So why then wasn’t I blogging about it too? Because somehow I wave off that kind of toxic, masculine behaviour as ‘not a big deal’ in public. When I told my flatmate, we even cracked bad Fifty Shades jokes – because what else could we do? We’re constantly told to brush it off, to change our route home, to ignore or deal with it. I convinced myself I didn’t want to write about harassment because it seemed too prosaic, an issue that didn’t need rehashing. There are bigger things to worry about in the world right? Like whether EL James was victim or villain in her recent twitter showdown. Or where the best coffee is in London.
Truth is, my silence on the blog stems from a different place; when dealing with fiction, I don’t have to deal with the aftermath. I didn’t want to write a blog dealing with everyday sexism because I was scared all that would happen was I’d be told I was nagging.
That I’m exaggerating something that doesn’t exist.
That a threat of violence or unwanted touch is ‘just a joke’ or better yet ‘a compliment’.
Big thanks to the guy who decided to follow, imitate & mock me whilst I was running :):) I now want to have your babies!!! #everydaysexism
— Eliza (@deepoceandive) July 11, 2015
Not so long ago, Lila headed home from work on an overground train. It wasn’t rush hour; commuters sat dispersed throughout the carriages, a couple here or there. She sat alone, headphones on, nodding along to ABBA as she gazed out of the window. When a middle-aged, couldn’t-pick-him-out-in-a-crowd bloke sat down in the same four seat section as her, she thought it was weird but not much else. Until she saw, reflected in the glass, the motion of his hand. Ghosting over his crotch, his fingers squeezed and rubbed. He was staring at her. Gaze fixed. She refused to meet his eye, pretended she hadn’t noticed. By the time they reached the next stop, he’d pulled himself free from his trousers. Lila collected herself as calmly as possible and jumped off the train several stops early.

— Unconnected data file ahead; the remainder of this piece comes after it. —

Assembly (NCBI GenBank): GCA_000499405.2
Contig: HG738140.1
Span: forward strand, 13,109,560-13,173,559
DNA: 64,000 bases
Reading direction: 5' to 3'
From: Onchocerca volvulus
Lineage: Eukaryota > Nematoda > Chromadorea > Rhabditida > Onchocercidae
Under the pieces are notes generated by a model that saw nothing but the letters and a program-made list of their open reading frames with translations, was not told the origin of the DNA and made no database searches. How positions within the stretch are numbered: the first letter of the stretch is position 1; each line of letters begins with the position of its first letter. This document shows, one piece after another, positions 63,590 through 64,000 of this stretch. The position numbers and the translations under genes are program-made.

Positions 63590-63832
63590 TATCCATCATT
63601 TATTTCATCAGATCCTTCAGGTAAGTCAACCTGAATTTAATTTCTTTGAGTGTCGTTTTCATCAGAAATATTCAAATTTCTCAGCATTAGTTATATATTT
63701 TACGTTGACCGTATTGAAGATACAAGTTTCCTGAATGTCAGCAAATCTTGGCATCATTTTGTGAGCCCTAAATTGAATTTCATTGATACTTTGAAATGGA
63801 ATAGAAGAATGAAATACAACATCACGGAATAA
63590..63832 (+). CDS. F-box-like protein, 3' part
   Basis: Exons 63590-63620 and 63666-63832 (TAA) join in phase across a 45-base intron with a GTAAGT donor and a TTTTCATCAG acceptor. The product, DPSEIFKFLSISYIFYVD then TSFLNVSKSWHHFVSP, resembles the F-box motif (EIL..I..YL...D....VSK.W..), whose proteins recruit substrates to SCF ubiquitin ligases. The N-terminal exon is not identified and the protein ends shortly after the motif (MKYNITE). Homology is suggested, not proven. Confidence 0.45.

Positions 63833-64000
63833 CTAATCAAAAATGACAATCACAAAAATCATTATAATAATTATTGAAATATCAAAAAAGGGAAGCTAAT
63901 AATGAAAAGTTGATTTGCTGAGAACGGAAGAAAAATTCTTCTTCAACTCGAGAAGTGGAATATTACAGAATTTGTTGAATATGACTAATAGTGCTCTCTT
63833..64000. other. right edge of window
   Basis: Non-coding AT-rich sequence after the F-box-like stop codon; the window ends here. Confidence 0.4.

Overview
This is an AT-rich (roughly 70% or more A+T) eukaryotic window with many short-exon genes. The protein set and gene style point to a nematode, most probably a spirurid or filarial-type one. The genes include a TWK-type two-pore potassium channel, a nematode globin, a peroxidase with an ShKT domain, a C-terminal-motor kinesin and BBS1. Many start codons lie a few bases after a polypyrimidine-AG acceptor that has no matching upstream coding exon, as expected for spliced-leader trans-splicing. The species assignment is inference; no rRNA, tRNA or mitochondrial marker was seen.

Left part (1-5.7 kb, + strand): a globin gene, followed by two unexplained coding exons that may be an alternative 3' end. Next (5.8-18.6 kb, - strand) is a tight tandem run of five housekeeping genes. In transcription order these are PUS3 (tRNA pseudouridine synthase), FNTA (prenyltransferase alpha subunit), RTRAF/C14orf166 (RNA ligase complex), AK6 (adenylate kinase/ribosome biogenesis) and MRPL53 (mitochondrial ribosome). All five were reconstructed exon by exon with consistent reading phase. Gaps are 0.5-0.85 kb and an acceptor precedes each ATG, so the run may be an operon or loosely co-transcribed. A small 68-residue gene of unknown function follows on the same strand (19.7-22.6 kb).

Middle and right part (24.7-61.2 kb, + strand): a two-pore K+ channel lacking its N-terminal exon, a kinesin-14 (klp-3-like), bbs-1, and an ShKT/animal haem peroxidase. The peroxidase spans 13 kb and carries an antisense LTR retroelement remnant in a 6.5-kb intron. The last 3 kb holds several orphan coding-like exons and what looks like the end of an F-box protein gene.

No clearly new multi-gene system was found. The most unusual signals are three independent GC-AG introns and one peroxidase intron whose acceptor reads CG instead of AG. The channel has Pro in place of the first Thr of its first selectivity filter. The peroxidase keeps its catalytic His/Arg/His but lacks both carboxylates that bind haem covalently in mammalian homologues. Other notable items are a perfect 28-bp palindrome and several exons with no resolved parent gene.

Do you really think this man had a compliment in his mind when he started whacking one out in front of a single young girl or do you think he was sexualising and objectifying her, treating her like just a body there for his own enjoyment?
Catcalls are not compliments. Wolfwhistles are not compliments. Groping someone or flashing them on the train is not a compliment.
Lila shivered and shook her head twice as she told me two more disconcerting things: first, when she tried to report the incident the attendant refused to understand her meaning so she dropped it and left, feeling like an idiot; second, when she arrived home, she tried to laugh it off with her flatmates. Just like me.
Why do we do we try to laugh? Because it’s easier to deliver vulnerable truths when they’re coated in light-heartedness. Because by making yourself part of the joke, a reality seems more palatable and the lump in your chest doesn’t sting as much going down.
Catcalls are directives. Turn around! Come talk to me! Smile girl! At their most basic level, they assume an ownership of the woman being catcalled. These aren’t innocuous. They’re not fucking playful. They are symptoms of entitlement, and imply that women don’t deserve control over their own bodies.
Stop telling girls that this shit is meant well. Stop telling them it’s empowering. Stop expecting them to fucking stay quiet about it. And stop letting them believe it’s their fault for wearing the wrong clothes or living in an area with other people in it or acknowledging another human.
As Ashely Ross wrote for Time magazine, “If women only had to put up with whistling from a few men in hard hats, an eye roll could suffice as a reaction. What women are actually dealing with are verbal attacks that make us feel unsafe, that make us feel threatened.”
Women shouldn’t feel this way today.
In the UK, we live in a society that is brilliant and wonderful for its respect of human rights and freedom of speech. Men and women are the closest they’ve ever been to equals. And I know so many wonderful people who would stand up and say something if they saw harassment happening. The problem is that until many are forced to see it, a lot of them won’t, they can’t.
Which is why we need to be angry on our own behalf and other women’s and other diversity groups. To report incidences instead of laughing them off. To write about it, speak about it, make sure that both halves of society can understand what the issues are and begin to address them.
Things can change. But they only will if we make it happen.